North Augusta City Council postpones public hearing on Project Jackson

Rendering of proposed stadium on river

North Augusta city officials postponed a public hearing on a funding proposal for a $160 million development that included a new baseball stadium for the Augusta GreenJackets, a decision that comes about a week after Aiken County Council voted against helping finance the project.

According to a news release, city officials are meeting with developers this week to discuss alternatives and determine what’s next for Project Jackson. The city had scheduled a public hearing for March 18 but decided not to hold it after a closed-door meeting Monday night.

The Aiken County school board was to consider extending the length of a tax increment financing district at tonight’s meeting, but the item was removed from the agenda. The Aiken County Council voted against extending the TIF district last week.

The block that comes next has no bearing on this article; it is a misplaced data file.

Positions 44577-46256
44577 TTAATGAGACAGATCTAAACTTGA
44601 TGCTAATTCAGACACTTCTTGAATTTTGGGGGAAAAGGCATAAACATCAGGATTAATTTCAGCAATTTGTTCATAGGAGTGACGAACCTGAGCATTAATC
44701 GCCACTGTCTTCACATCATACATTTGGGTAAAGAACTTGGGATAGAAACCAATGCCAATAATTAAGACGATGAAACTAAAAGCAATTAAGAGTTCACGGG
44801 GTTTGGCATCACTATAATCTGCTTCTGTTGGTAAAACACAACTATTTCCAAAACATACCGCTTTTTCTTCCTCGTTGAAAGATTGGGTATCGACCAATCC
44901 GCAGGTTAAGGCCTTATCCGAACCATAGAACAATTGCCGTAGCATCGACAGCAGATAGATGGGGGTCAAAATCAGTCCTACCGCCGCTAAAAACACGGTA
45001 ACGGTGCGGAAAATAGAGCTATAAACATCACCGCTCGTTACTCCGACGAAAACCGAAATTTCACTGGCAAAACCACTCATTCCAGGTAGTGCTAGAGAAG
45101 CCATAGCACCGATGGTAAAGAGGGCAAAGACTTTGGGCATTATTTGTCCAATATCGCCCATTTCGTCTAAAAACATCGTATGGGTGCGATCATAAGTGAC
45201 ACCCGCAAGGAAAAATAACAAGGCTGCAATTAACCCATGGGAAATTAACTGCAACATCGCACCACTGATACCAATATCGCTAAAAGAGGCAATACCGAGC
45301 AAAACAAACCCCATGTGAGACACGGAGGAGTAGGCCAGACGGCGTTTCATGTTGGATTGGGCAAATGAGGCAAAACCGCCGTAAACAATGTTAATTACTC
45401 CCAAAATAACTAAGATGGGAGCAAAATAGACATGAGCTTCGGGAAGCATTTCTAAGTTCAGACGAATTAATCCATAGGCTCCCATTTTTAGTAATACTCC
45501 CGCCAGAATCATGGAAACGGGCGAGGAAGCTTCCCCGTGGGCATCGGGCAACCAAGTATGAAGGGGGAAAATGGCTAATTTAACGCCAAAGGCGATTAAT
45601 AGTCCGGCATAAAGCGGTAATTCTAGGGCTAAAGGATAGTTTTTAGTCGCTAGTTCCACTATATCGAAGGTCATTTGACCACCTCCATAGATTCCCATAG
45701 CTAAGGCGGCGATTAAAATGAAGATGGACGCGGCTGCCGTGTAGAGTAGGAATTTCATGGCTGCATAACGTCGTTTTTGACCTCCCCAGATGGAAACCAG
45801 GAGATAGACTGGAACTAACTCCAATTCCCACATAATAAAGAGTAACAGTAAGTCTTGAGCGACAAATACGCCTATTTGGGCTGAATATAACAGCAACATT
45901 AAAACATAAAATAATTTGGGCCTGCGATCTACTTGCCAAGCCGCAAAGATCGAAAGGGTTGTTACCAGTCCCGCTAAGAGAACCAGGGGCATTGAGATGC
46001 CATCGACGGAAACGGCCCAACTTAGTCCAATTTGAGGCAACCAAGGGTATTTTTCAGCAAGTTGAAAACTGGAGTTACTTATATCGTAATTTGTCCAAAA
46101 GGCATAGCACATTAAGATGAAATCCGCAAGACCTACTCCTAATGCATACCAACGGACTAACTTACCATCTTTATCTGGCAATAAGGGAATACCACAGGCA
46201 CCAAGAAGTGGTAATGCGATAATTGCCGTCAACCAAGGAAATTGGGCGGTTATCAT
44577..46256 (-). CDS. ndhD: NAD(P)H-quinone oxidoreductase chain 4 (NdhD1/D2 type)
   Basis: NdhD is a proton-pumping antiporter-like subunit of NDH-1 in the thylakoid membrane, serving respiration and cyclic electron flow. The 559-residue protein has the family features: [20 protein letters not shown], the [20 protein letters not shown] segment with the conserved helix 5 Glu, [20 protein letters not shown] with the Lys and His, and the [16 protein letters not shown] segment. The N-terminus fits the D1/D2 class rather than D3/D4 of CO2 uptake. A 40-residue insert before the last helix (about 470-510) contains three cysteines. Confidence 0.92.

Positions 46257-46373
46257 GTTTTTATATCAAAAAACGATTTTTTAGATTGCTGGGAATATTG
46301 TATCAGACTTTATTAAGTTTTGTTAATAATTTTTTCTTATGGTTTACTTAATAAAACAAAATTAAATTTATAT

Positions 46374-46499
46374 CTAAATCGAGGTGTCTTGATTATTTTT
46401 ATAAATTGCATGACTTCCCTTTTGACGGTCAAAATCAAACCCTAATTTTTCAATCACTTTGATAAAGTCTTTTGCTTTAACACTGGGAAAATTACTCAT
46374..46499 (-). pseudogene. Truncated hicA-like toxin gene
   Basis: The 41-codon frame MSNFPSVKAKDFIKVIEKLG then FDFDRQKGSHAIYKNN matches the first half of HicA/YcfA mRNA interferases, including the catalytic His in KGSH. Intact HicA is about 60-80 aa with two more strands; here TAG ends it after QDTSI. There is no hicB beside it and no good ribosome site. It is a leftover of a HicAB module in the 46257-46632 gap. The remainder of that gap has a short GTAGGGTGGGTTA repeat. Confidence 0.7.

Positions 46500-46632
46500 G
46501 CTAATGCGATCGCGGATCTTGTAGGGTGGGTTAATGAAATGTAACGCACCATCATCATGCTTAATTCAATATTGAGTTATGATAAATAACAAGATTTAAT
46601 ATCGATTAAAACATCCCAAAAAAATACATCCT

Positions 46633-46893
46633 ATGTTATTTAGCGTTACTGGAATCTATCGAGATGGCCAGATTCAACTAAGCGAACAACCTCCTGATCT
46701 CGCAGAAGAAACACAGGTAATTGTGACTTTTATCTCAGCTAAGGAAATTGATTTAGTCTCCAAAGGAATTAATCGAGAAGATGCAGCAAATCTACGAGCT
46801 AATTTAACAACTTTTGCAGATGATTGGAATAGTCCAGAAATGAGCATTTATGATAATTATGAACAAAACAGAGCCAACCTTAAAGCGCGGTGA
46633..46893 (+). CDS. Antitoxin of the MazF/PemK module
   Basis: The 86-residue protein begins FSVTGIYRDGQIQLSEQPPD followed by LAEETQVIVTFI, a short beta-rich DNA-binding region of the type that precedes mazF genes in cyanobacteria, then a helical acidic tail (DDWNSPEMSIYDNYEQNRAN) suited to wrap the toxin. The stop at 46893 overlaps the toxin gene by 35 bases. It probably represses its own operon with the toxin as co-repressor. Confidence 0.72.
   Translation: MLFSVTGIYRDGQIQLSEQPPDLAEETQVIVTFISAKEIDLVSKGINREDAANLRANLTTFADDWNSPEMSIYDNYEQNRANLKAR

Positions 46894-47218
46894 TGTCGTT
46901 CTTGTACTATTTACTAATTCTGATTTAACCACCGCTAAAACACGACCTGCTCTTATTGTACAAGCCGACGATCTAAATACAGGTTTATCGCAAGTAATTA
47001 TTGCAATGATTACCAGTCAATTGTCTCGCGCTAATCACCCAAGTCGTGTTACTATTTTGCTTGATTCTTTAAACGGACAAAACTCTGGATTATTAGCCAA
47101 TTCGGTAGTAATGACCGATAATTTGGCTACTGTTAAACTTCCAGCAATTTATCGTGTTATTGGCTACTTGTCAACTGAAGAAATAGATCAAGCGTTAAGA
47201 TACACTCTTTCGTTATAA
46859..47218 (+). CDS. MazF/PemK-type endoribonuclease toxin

North Augusta city officials said they remain optimistic.

“We continue to be excited about the proposed project and we are hopeful that we can work with the developers to put together a plan that the County and the School District will not only approve, but actually embrace, as a positive step forward for the City and the entire county,” city administrator Todd Glover said in a news release.

The proposed development includes a stadium, a 200-room resort-style hotel and conference center; up to four restaurants; 75 townhouses; 225 apartments; 30,000 square feet of retail space; 40,000 square feet of office space; and 900 parking spaces.

Under the proposal, the city would have been responsible for about 30 percent of the financing, about $43 million for the sports and entertainment center, conference center and parking garage. In exchange, private developers promised $122 million in investment for the hotel, retail, residential and office space, officials said.

To come up with its portion of the financing, North Augusta would collect property taxes through the TIF district – meaning it would get tax revenue on the incremental difference between rising property values and values for Aiken County, which would remain frozen at 1996 levels for 30 years.

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